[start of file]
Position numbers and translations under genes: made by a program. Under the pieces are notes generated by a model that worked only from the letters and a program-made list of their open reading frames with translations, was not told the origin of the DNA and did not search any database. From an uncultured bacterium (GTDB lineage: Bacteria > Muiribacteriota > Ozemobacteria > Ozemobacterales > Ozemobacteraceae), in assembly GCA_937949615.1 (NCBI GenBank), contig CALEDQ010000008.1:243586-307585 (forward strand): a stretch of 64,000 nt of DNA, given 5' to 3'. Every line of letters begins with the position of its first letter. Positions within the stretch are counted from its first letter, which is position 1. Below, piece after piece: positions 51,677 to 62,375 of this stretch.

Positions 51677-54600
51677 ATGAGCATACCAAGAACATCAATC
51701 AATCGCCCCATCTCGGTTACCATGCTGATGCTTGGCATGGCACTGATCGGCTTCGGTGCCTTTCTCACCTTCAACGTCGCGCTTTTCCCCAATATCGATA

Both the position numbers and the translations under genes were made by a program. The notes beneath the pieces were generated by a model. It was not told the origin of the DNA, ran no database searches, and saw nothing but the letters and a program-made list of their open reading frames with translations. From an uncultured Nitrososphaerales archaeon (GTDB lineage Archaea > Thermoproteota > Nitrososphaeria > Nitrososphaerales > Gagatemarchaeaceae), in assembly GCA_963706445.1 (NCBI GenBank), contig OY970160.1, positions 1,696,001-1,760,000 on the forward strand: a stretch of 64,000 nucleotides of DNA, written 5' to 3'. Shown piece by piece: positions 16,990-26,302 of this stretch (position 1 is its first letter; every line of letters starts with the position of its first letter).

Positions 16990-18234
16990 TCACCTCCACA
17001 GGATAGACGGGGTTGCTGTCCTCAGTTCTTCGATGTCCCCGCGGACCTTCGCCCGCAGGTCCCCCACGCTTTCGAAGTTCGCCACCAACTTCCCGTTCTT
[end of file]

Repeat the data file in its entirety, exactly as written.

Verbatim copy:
Position numbers and translations under genes: made by a program. Under the pieces are notes generated by a model that worked only from the letters and a program-made list of their open reading frames with translations, was not told the origin of the DNA and did not search any database. From an uncultured bacterium (GTDB lineage: Bacteria > Muiribacteriota > Ozemobacteria > Ozemobacterales > Ozemobacteraceae), in assembly GCA_937949615.1 (NCBI GenBank), contig CALEDQ010000008.1:243586-307585 (forward strand): a stretch of 64,000 nt of DNA, given 5' to 3'. Every line of letters begins with the position of its first letter. Positions within the stretch are counted from its first letter, which is position 1. Below, piece after piece: positions 51,677 to 62,375 of this stretch.

Positions 51677-54600
51677 ATGAGCATACCAAGAACATCAATC
51701 AATCGCCCCATCTCGGTTACCATGCTGATGCTTGGCATGGCACTGATCGGCTTCGGTGCCTTTCTCACCTTCAACGTCGCGCTTTTCCCCAATATCGATA

Both the position numbers and the translations under genes were made by a program. The notes beneath the pieces were generated by a model. It was not told the origin of the DNA, ran no database searches, and saw nothing but the letters and a program-made list of their open reading frames with translations. From an uncultured Nitrososphaerales archaeon (GTDB lineage Archaea > Thermoproteota > Nitrososphaeria > Nitrososphaerales > Gagatemarchaeaceae), in assembly GCA_963706445.1 (NCBI GenBank), contig OY970160.1, positions 1,696,001-1,760,000 on the forward strand: a stretch of 64,000 nucleotides of DNA, written 5' to 3'. Shown piece by piece: positions 16,990-26,302 of this stretch (position 1 is its first letter; every line of letters starts with the position of its first letter).

Positions 16990-18234
16990 TCACCTCCACA
17001 GGATAGACGGGGTTGCTGTCCTCAGTTCTTCGATGTCCCCGCGGACCTTCGCCCGCAGGTCCCCCACGCTTTCGAAGTTCGCCACCAACTTCCCGTTCTT